“Idiot, idiot, idiot,” Nikolas muttered. “And for what? A medical app? An email that could’ve waited until tomorrow? You have to make this right.”

Nikolas paced the platform wildly, thinking through what he’d say once he got Marceline on the line. He concocted harebrained excuses—the office was under siege! He practiced over-the-top apologies—I’m sorry to the moon and back! He considered chucking his phone in the trash, so he could explain that he’d lost his mobile and couldn’t have contacted her.

In the end, he settled on a simple apology, coupled with an assurance that he was fine and on his way. They would talk more once he got to Marceline’s. He took a deep breath to steady his nerves, took a step away from the platform—and his ankle rolled.

Suddenly, Nikolas was pitching past the yellow safety line and toward the buzzing tracks of the métro. As he fell, he thought of Marceline—her golden, cat-like eyes, the raspy way she laughed, the way he felt safe wrapped in her arms—and sadness swept through him.

But then he stopped, mid-flight, and was pulled backward with a sharp jerk. Nikolas stumbled away from the rails, gulping in air, his body a patchwork of fine tremors. Beside him, a woman wearing a black trench coat stood calmly, as composed as a statue.

Merci, merci,” Nikolas managed between shaky breaths. “You…you saved me.”

“Yeah, I did,” the woman said. “I had to. You’re him.”

Nikolas frowned. What did she mean? “Have we met?”

“No. This is our meet-cute. Charmant, oui?

Nikolas wondered fleetingly if she was high—and then decided she must be. All the signs were there. She’d been reckless enough to save a man tumbling onto the métro tracks, risking her own life (although she’d seemed preternaturally strong). She was talking in riddles with utmost confidence. And it looked like her eyes were all black—so perhaps her pupils were dilated?

“Sure,” Nikolas said. “Listen, I’m really, really grateful. I don’t have much on me, but can I give you a little something?” He produced his wallet, but the woman caught his wrist before he could offer her anything.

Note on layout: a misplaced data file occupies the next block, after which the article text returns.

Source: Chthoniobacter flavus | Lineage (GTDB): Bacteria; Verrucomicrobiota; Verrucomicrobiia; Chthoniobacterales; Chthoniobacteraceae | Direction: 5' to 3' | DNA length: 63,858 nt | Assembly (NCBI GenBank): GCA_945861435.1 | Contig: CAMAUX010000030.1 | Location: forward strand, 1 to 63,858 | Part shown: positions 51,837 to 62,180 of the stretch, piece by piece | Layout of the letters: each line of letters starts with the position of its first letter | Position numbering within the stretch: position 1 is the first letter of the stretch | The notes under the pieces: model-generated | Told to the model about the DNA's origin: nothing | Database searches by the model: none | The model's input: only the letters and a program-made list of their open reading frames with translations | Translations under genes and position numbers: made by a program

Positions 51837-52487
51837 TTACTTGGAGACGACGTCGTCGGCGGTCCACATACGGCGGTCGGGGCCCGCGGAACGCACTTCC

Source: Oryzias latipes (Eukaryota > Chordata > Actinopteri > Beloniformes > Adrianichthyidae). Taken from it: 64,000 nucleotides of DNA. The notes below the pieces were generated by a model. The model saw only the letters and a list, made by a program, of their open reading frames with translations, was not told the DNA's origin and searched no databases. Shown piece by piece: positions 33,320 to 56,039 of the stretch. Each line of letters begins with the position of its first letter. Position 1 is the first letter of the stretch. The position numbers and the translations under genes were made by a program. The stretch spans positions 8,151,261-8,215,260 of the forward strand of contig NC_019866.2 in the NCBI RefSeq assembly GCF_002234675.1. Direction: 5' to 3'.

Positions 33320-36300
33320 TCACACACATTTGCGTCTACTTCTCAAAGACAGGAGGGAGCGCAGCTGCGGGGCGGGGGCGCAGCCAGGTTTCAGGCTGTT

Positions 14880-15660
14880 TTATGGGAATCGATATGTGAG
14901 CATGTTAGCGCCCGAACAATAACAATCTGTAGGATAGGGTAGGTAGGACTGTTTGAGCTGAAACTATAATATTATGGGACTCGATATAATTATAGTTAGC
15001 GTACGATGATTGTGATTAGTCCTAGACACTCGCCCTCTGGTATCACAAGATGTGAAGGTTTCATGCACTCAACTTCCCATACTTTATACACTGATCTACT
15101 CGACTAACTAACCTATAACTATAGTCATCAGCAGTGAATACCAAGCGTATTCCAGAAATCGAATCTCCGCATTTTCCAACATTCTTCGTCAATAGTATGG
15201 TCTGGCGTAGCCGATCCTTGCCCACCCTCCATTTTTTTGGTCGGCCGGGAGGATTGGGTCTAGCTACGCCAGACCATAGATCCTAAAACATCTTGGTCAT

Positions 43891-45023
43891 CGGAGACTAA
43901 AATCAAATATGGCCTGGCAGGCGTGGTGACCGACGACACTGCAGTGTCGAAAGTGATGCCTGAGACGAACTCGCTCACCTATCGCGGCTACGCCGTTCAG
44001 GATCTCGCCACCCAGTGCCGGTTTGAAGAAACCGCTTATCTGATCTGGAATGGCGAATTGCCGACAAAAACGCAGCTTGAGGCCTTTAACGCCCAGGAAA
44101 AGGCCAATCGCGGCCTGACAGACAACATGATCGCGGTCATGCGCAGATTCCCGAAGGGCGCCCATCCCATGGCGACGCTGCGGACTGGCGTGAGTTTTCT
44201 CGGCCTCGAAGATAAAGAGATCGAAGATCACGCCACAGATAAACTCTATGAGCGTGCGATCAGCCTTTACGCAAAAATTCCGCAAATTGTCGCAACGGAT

“No,” she said. “You’re all I need.”

“O—kay,” Nikolas said. This exchange had become truly uncomfortable, and the woman still had a grip on his wrist. A really firm grip that Nikolas wasn’t sure he’d be able to break. “Thanks again, but I need to be go—“

“Could you tell me the time?” the woman asked, her black eyes peering into his.

Nikolas lifted his wrist—the one free of the woman’s grip—and glanced down at his watch. 8:05.

Huit heures…” he began, then felt fire in his wrist as the woman wrenched him to the side—not further into safety but toward the humming track.

She’s strong—too strong, Nikolas thought.

And then his feet left the earth and he flew. But this time he knew the mysterious stranger wouldn’t halt his fall. She’d initiated it this time, and Nikolas had no idea why.

As he tumbled, Nikolas heard the screams of passengers waiting on the platform, but they sounded warped, like he was underwater. He felt a sickening jolt as his body struck and bounced like a ragdoll. Heat seared through him, and it ran so hot, he almost felt cold. Nikolas’s back arched and his limbs stiffened as an electric current swept through him, painting his world in pain.

To find out what happens on the other side of Nikolas’s fall, pick up your copy of Divine Five: Dawn today!